Finding and using 
locally produced food

Atlas Manual Pasta Machine


See more kitchen supplies

Visit the Bookstore

Exploring Wine: Culinary Institute of America's Guide to Wines of the World

By Steven Kolpan

Michael Tuohy

Grange Restaurant
926 J Street
Sacramento, Calif.
(916) 492-4450
menus / map

“People would ask, 'Why Sacramento? What are you thinking?' We’re surrounded by farms and meat producers and cheese and olive oil makers and wineries. What’s not to like about that?”

Seasonal Chefs

After Sparking Local Food Revival in Atlanta, a Farm-to-Table Pioneer Takes on Sacramento
April 2010
-- Michael Tuohy has been a leading advocate of local, seasonal cuisine for more than 25 years. When he got his start as a chef in the 1980s in his hometown of San Francisco, where he worked at Square One Restaurant with Joyce Goldstein, one of the city’s most renowned chefs, pioneering restaurants had been buying produce directly from nearby farms for more than a decade. Farmers throughout the region had adapted to meet the growing demand, and there was an abundance of local fruits, vegetables, meats and cheeses for Bay Area chefs to choose from.

Bringing ingredients directly from the farm to the restaurant table proved to be a trickier challenge at the next stop in Tuohy’s culinary career: Atlanta in 1986. During the more than two decades that he spent in Atlanta, that would change, in no small part due to his efforts. The restaurants he opened, including Chefs' Café, Chefs’ Grill, Ocean Club, and Woodfire Grill were rated among the city’s best, and he used those venues to showcase food products from a steadily growing array of local suppliers.

In 2008, Tuohy moved back to California and once again set out to introduce the farm-to-table concept to a city that had little prior exposure to such a thing: Sacramento. His restaurant, Grange, features an ever changing array of seasonal items from farms located just an hour or two away. Tuohy recently spoke with Seasonal Chef’s northern California correspondent, Amanda Thompson, about his experience with local, seasonal cuisine over the years.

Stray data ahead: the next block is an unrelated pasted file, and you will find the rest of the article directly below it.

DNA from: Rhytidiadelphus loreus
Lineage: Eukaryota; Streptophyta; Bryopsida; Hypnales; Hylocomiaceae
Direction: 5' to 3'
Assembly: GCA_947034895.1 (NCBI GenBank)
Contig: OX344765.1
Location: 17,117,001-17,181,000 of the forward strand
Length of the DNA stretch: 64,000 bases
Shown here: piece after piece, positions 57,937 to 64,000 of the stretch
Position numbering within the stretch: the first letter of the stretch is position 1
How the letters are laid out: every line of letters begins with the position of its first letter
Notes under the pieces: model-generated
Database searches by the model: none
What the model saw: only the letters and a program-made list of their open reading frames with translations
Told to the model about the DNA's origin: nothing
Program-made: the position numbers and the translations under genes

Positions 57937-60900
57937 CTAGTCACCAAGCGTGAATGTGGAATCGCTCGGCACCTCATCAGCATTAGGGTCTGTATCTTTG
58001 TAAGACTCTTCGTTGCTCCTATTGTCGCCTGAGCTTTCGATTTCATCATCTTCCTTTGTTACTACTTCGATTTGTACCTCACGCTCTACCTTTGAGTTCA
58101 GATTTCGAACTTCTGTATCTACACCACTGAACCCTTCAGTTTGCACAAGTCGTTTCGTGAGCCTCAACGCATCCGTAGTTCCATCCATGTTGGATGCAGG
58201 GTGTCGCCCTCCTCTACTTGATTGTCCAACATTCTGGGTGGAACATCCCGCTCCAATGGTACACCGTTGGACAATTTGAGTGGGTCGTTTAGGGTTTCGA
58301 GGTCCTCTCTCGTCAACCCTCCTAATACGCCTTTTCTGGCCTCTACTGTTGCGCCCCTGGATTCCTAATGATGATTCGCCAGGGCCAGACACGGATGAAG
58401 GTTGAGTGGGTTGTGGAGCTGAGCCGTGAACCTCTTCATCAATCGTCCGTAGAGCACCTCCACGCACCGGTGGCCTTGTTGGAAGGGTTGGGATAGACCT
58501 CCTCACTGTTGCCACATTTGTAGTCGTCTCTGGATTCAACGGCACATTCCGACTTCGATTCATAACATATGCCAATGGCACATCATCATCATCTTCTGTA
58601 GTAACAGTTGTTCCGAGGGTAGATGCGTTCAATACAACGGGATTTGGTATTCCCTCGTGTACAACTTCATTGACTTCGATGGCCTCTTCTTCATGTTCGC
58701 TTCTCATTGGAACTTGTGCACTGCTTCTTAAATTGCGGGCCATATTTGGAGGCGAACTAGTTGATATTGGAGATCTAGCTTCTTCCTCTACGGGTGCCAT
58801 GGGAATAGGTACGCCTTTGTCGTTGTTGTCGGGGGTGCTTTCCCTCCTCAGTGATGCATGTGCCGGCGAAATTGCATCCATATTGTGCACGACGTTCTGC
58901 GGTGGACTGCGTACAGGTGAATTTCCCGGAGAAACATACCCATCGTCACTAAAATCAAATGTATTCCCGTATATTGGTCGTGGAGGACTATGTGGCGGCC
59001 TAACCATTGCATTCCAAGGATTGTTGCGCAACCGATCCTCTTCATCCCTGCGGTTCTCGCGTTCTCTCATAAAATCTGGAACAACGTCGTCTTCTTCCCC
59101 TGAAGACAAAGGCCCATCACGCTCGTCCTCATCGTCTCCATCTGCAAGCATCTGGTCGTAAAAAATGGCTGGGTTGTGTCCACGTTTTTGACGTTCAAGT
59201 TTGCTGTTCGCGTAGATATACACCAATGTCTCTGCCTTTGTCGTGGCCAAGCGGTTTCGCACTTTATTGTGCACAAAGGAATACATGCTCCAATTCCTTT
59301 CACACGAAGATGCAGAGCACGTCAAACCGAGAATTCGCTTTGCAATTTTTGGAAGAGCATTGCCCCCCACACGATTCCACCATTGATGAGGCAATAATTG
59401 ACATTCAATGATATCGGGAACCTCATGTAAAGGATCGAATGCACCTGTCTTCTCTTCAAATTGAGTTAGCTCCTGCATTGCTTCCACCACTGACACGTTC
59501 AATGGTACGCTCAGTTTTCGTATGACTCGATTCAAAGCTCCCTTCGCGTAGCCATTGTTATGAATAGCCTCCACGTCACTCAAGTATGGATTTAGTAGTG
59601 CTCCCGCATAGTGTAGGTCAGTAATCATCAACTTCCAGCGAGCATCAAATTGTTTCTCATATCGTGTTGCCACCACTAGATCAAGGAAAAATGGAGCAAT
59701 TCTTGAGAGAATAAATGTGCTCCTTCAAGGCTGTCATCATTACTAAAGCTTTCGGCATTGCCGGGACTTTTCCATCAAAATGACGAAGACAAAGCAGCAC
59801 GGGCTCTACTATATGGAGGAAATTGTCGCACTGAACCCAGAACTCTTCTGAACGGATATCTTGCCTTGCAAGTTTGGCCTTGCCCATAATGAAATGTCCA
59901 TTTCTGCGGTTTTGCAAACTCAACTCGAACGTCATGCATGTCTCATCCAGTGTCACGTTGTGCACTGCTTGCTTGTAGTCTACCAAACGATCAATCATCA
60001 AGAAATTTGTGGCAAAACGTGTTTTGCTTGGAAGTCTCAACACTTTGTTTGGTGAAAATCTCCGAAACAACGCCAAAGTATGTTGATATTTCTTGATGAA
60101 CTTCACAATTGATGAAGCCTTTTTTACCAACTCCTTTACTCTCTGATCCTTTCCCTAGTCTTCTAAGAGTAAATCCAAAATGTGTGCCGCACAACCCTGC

QWhen you arrived in Atlanta in the mid-1990s, was there much seasonal produce available from local farms?

AIt was pretty slim. I was able to locate somebody to grow lettuce for me. It was a small farm by the name of Ashland Farm. They were growing lettuce for a really nice restaurant at the time in Atlanta run by a great chef. He had Ashland Farm lettuce on his menu so I reached out to him and got their number and they started selling lettuce to me. That was probably in 1986 or 1987.

QComing from California, where so much is available from local farms, did you feel deprived?

AYeah. All of the sudden I thought, uh oh. I was pretty young, in my early 20s, when I arrived there and I was excited to open my own restaurant, which was a goal of mine. I wasn’t thinking too much in terms of where I was going to get products at the time. That was a whole different  time, of course  -- 20 years ago.

QHow did that compare with what was available in Atlanta 22 years later when you left?

AIt’s now light years ahead of where it was back then, and I’d like to think I had an effect on that. I worked with the Georgia Grown Co-Op, which was a small co-op of organic farmers in the early '90s. I served on their board early on, and helped with the farmers markets there and supported them throughout the years at my restaurant, buying products from them. There was also Georgia Organics. They are thriving today, doing really great things in terms of education and awareness with the general public and linking farms to restaurants. And farmers markets and have really exploded. By the time I left, there was a whole network of growers in the Atlanta area. There was a hog producer about 40 minutes from the restaurant. There was an all grass-fed beef producer in Georgia, and a couple of cheese makers. The foodway there has dramatically improved, which is great because there are more serious chefs as well as restaurants. There are a lot of places there to get great meals. I’ve always said Atlanta is in the top 10 of major dining cities, maybe number six or seven. It’s pretty powerful, but still small compared with what we have out here in California. The growing seasons are so long here, and the amount of produce and the number of farms and cheese makers and olive oil producers and chicken people and hog people. There are so many resources out here for me.